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Comments about ‘Natalie Gochnour: Time to raise Utah's motor fuel tax’

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Published: Friday, Feb. 7 2014 12:00 a.m. MST

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J Thompson
SPRINGVILLE, UT

Some of these posts are entertaining. One poster tells us that he thinks raising the gas tax is a wonderful idea, then we find out that he avoids paying taxes for fuel, then he accuses someone of cheating on taxes when he wrote: "I know you take Federal and State taxdeductions (six). Therefore, you are not paying taxes."

Huh? What, exactly is his logic?

Do those who use motor vehicles on the roads add to the wear of the roads? Isn't the fuel tax the method that Utah and the Federal Government use to charge those who use the roads a "use tax"? Is there a "use" line on the State Income Tax form (TC-40)? Would that apply to those who like Open Minded Mormon/LDS Liberal who have converted a vehicle to use vegetable oil to get around paying fuel taxes?

Of course this is facetious, and maybe even a little irritating, but when someone is enthused about others paying a higher tax and we discover that he doesn't pay fuel tax, shouldn't he expect to be "ribbed" a little?

Jared
NotInMiami, FL

procuradorfiscal: "Standard liberal line. Government can never live within any limits. It's got to continue unreasonable, unsustainable growth."

While I believe that the government should decrease its reach, scope, and size, your statement isn't quite accurate. The article pointed out reasons why it's not necessarily about unreasonable, unsustainable growth - more fuel efficient vehicles result in less tax money coming in (people buy fewer gallons of gas). This is offset by population growth but population growth also puts more wear and tear on roads. Cars are lighter now on average than they were in the late 60s and early 70s but are heavier than they were in the 80s (i.e., cars are getting heavier). Plus, there are many more trucks (personal and commercial) than there were in the past. This places a larger burden on the roads.

Increase gas efficiency, subtract off inflation and you are left with less money to take care of roads - all without the government having any growth. Maybe the government news to cut back spending but declining revenue doesn't mean spending is increasing.

LovelyDeseret
Gilbert, AZ

Nobody wants to drive those unsafe petite fuel efficient cars. Raising the gas tax only means more debt for the average consumer and thus you are taking money away from piano lessons, sports participation etc. Add to that the fact that now companies have to pay more for transportation and the burden on the consumer is elevated.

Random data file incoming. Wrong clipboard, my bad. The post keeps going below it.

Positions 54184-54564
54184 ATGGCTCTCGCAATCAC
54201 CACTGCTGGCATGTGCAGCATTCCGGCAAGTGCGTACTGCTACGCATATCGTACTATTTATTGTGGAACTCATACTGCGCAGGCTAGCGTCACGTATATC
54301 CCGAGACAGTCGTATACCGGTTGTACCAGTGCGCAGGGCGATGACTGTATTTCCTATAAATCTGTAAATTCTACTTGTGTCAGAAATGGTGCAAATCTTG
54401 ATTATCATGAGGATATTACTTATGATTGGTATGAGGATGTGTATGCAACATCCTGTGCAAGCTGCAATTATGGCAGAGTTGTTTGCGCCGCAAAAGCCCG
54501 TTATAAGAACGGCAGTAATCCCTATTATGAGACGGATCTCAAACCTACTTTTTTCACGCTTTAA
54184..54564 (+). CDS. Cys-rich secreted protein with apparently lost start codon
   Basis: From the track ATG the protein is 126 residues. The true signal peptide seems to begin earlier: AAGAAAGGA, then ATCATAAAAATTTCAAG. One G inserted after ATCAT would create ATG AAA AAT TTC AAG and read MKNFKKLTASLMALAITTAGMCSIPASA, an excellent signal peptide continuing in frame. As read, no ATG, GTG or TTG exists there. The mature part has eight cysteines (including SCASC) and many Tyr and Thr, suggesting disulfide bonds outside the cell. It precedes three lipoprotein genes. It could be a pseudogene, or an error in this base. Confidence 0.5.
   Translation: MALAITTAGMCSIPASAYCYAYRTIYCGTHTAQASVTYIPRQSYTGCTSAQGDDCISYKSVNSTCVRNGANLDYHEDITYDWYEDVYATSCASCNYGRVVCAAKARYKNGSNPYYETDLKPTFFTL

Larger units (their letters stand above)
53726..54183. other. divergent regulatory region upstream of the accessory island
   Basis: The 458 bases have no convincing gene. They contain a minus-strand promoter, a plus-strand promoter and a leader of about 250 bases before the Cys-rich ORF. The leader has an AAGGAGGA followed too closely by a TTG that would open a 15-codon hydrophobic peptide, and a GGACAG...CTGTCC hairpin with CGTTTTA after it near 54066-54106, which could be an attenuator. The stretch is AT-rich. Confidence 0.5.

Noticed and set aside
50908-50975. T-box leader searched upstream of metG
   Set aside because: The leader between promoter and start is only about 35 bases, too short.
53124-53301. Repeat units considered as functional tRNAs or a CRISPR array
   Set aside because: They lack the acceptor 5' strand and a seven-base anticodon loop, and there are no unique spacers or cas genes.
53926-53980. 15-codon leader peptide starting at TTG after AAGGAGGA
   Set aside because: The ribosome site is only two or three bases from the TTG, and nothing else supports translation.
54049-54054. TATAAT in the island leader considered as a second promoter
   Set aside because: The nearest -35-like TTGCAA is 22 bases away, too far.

I would love to see Salt Lake and Provo open up bicycle freeways. There is no reason to be driving a car on those beautiful spring, summer and fall days in Utah. This will also cut down on pollution and obesity. There will also be less wear and tear on the transportation infrastructures that way.

The legislature should give tax incentives for people to work at home. The people who would work at home are the ones with families and thus large gas using vehicles.

J Thompson
SPRINGVILLE, UT

@The Real Maverick,

It's interesting to try to follow your thought process. You certainly assume a lot about people that you don't seem to know very well. You accused Mike Richards of "coveting". That would be a strange accusation if you knew Mike Richards. Some of us have had dealings with him. Several people, including me, use his computer networks in our businesses, without charge. He lets us remotely log in to his system with VNC, just like I'm doing right now, so that we can run our businesses from anywhere - at his expense. He has given thousands of hours freely to help small businessmen. He seems to have little use for money. He seems to march to a different tune than most of us. His income is not "poor", but the amount that he keeps would probably put him very close to the poverty level. He doesn't measure worth in dollars and cents.

He let's us call him any time, day or night and he helps us solve some very technical problems, usually without charge. Until you know him personally, you may want to reserve judgement.

jsf
Centerville, UT

Vegatables do not cause cancer, they cure it.

Air Emissions and Health Risks from Vegetable Oil Burning

The American Lung Association in Massachusetts views biomass burning as a significant source of air pollution For vulnerable populations, such as people with asthma, chronic respiratory disease, and those with cardiovascular disease, biomass and diesel emissions are particularly harmful. Even short exposures can prove deadly. these small particles end up deep in the lungs where they remain for months, causing structural damage and chemical changes. In some cases the particle can move through the lungs and penetrate the bloodstream.